By: Quentin Miller
Name a movie you know that includes a character that’s openly trans.
Now, unless you are trans yourself, I can almost guarantee that you couldn’t think of any. But if you did, was that character played by a cis actor? These are the two biggest problems with trans representation in the media.
Not only do trans people barely get the light of day, even when they do, they are often played by cis actors, which is blatantly offensive especially when the actor belongs to a gender the character is not.
To list some examples of this we have: Glenn Close in 2011, Jared Leto in 2013, Benedict Cumberbatch in 2016, and many more. And those are recent examples. The behavior of casting almost exclusively cis people for trans roles has been around for decades.
Now why is this a problem?
Well if it isn’t already obvious, it isn’t real trans representation if it isn’t a real trans person. Just like a white man isn’t African American representation or a straight relationship isn’t LGBT+ representation.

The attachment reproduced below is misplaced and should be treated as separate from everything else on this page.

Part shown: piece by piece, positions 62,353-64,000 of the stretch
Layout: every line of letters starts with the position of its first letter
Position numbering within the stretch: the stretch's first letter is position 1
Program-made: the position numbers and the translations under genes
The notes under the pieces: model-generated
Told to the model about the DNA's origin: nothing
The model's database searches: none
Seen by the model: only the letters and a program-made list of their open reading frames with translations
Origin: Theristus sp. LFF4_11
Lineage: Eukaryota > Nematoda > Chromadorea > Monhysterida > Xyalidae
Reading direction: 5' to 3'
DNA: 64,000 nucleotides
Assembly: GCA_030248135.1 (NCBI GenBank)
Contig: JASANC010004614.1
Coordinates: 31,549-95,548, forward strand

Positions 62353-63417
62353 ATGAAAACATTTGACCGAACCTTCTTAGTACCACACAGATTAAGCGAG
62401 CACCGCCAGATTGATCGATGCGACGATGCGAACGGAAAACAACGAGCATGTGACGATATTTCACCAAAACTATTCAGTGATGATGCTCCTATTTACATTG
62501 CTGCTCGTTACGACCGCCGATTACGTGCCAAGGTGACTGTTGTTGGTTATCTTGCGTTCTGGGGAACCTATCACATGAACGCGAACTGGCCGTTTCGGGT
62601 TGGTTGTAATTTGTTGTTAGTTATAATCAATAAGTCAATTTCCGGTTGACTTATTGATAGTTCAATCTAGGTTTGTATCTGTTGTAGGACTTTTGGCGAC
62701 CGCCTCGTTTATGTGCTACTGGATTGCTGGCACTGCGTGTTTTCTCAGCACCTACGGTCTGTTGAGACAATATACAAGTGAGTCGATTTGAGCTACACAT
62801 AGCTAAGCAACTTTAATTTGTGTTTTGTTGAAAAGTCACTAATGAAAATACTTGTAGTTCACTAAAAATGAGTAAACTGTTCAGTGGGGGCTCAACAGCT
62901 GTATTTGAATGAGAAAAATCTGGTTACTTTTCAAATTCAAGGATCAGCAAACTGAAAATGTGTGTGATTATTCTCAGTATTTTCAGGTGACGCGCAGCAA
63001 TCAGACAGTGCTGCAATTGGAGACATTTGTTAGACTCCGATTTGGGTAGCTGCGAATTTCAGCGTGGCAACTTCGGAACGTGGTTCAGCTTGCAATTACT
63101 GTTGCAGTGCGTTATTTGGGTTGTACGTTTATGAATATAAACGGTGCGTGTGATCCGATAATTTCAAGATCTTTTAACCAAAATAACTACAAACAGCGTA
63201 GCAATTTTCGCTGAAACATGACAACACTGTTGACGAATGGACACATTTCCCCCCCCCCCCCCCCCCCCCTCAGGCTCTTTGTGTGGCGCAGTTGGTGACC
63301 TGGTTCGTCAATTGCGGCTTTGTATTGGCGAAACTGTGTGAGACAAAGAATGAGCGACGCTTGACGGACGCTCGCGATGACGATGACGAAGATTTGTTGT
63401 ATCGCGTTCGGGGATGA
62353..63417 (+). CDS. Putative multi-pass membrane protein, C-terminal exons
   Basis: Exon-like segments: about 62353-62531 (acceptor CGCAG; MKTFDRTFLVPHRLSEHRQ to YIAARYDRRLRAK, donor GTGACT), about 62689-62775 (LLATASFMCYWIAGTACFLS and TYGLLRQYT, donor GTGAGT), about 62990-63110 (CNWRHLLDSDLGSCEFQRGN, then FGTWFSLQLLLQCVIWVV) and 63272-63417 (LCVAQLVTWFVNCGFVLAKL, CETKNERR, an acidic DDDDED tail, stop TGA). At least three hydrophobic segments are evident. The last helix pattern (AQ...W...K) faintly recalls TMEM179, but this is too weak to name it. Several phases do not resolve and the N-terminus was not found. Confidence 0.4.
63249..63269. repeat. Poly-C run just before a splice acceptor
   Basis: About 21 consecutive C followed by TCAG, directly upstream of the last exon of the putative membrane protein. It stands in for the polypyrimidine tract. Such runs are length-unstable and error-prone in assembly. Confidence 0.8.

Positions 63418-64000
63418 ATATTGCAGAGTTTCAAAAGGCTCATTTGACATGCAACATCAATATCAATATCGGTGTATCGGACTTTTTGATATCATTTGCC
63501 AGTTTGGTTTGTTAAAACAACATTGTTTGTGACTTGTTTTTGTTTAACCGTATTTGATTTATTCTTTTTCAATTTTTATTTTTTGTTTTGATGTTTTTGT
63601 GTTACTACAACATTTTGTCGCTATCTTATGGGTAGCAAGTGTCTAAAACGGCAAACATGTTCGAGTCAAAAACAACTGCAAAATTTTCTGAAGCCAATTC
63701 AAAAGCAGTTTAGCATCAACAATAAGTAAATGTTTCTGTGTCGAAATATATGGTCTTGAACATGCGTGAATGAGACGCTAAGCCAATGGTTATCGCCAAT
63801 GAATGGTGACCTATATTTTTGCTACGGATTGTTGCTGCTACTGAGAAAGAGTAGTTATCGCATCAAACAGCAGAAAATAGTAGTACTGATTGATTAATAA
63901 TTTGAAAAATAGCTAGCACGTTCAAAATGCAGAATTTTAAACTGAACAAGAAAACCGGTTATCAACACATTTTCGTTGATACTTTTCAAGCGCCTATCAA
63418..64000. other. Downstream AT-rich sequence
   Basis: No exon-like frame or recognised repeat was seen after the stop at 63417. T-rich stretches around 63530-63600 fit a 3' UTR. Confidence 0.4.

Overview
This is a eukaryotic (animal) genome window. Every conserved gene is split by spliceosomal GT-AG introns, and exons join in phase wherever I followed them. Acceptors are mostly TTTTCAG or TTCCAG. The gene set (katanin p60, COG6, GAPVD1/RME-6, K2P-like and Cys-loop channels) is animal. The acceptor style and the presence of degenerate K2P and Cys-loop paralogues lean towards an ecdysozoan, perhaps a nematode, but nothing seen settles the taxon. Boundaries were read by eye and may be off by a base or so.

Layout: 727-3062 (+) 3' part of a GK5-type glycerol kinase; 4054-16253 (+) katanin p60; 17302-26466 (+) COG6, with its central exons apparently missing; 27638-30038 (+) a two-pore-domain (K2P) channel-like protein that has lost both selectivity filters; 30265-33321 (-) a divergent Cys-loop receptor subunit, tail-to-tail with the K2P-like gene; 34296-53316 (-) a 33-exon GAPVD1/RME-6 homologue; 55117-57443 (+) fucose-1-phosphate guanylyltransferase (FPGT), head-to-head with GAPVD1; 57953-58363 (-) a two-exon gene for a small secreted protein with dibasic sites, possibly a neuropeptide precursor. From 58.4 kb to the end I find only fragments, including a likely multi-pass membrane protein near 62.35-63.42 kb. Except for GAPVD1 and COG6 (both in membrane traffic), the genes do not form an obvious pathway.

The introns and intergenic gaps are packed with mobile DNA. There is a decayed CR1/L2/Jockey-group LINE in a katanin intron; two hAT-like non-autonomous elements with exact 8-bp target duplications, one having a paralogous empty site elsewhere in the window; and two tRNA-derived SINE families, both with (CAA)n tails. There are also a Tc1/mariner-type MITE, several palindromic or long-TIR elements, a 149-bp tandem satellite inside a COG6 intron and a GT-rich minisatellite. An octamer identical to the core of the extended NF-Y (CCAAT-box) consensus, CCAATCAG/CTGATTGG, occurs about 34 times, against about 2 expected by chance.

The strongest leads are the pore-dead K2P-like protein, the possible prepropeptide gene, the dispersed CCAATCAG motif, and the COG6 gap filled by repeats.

This is especially bad when the joke of a character is just the fact that they’re trans, as it turns the trans community into this group that you’re allowed to point and laugh at, but there’s nothing funny about being trans.
An example of good representation in media includes The Adjudicator, from the most recent ‘John Wick’ film. The actor playing them is non-binary, and so is the character. There’s never a big scene about it, it’s never played for jokes, and the character just exists as a trans person.
Obviously, we’ve come a far way from mocking anyone who even dared push social norms, but our media doesn’t reflect it in the slightest, wether it’s cis directors hiring cis actors to tell trans stories, or the millions of cis people explaining why that’s OK despite the fact it’s not their place to say.
It’s obvious that trans representation in the media is nothing but cheap sympathy points or laughs used by directors to profit off of, and demonize, the trans community.